• Don’t be afraid to think big. Huge goals can be manageable; you just need to break them down into smaller bites. So if your goal is to write your first novel this year and you haven’t started, don’t shy away from it. Instead consider the typical word count for a novel in your genre and divide that by the number of weeks in your writing year. Now you have a goal of how many words you’d like to write each week to get that first draft done.
  • Consider the calendar when setting your goals. Are you going to travel a lot this year? Take that into account when scheduling your ¬†writing goals. Chances are you won’t get much writing done if you’re touring the capitals of Europe. Also think about busy times at your day job, or commitments to host for the holidays.
  • Create a Balance. If you’ve chosen a major goal for the year, that might be your entire writing focus. You’ll break it into smaller, sub-goals that will keep you occupied all year. But you can also balance your year with several smaller goals, or a mix of larger and smaller ones. Some goals might be for later in the year; you might have one you start in January and aim to complete by late March, and another that starts in April. Wrapping up a few small goals early can be great for keeping you motivated.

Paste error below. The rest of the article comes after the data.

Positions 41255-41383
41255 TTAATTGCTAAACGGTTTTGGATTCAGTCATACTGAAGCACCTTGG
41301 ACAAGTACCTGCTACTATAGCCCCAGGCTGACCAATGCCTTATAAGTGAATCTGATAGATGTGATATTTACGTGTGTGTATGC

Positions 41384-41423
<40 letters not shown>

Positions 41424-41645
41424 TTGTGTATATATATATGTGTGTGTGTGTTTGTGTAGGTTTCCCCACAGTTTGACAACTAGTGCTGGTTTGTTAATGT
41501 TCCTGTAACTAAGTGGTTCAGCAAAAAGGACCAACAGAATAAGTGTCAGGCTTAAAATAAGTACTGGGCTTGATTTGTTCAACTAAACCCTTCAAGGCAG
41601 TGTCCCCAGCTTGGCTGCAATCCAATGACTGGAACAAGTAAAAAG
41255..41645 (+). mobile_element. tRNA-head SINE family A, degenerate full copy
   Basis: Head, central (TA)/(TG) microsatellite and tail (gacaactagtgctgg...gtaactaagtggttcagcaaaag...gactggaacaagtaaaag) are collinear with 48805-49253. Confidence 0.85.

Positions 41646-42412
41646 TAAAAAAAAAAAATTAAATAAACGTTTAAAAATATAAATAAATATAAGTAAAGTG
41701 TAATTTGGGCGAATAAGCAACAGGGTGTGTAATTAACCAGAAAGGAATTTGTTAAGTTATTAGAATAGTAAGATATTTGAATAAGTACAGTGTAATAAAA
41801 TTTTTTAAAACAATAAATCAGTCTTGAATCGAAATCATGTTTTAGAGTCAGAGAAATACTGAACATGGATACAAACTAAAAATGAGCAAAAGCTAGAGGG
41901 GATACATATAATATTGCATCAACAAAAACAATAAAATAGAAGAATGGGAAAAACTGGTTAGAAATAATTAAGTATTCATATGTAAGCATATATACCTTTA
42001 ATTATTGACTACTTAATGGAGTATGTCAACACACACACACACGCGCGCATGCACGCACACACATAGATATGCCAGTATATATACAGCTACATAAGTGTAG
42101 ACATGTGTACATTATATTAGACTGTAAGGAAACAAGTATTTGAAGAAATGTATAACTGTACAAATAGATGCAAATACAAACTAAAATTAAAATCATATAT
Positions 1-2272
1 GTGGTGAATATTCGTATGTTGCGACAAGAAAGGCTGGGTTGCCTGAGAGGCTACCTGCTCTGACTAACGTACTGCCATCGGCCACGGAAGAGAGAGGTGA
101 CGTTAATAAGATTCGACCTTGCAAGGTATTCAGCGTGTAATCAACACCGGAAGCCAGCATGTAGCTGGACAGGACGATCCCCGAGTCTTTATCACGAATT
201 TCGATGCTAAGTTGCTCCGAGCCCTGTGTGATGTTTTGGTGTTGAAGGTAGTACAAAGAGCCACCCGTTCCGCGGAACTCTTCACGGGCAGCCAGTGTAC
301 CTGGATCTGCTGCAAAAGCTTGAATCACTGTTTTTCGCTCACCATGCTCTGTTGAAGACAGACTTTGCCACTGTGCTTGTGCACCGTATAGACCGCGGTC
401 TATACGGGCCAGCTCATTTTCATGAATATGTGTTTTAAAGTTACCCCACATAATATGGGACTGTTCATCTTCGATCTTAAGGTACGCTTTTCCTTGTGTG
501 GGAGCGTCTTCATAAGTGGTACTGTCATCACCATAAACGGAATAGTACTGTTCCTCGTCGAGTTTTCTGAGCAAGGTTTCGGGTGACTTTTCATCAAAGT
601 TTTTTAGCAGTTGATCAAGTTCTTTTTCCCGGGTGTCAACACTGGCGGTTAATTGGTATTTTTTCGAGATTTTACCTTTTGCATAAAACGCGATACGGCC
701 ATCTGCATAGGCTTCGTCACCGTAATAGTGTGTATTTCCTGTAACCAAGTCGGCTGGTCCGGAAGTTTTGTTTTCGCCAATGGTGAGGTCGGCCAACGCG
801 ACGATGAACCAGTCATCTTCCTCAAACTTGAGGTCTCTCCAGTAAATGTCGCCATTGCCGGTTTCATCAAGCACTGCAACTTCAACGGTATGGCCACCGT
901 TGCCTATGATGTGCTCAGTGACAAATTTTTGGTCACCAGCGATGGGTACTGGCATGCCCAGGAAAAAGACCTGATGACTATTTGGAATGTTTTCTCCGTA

Creating Systems for Your Goals:

Once you have your goals in mind, you want to determine what it will take to accomplish each one. Set yourself mini-deadlines to keep things on track. For instance, if you want to get an agent, you might set that goal of sending out a number of queries per month. But before you can do that, you must write the query. You also need to come up with a list of agents you wish to submit to, and decide which ones you want to query first. Your eventual system might include a schedule for researching each batch of agents, including what they rep and their submission guidelines, and personalizing your query slightly when it seems appropriate.

If finishing a first draft of your novel is important, schedule your writing sessions each week on your calendar. Set alerts so you don’t forget. And if you’re concerned about making enough progress, try giving yourself a “catch up” writing day once a month. Maybe make yourself accountable by joining a writing group, or finding a writing buddy, if you haven’t already

Checking in with your goals should become part of your overall system. Again, mark it in your calendar, for the end of the month or once a quarter. Just take a half hour to look over your goals and see how your system has been working. Is everything progressing well? Or do you need to tweak things a bit?

Be Flexible:

At the end of the day, these are your goals. You determine what they are, and how to achieve them. If they are truly important to you, you’ll find a way to get them done. Don’t hesitate to change things up mid-year if your ambitions have shifted. And if things are going better than anticipated, you can always add new goals later in the year. Ultimately, the idea is to keep on writing. Good luck!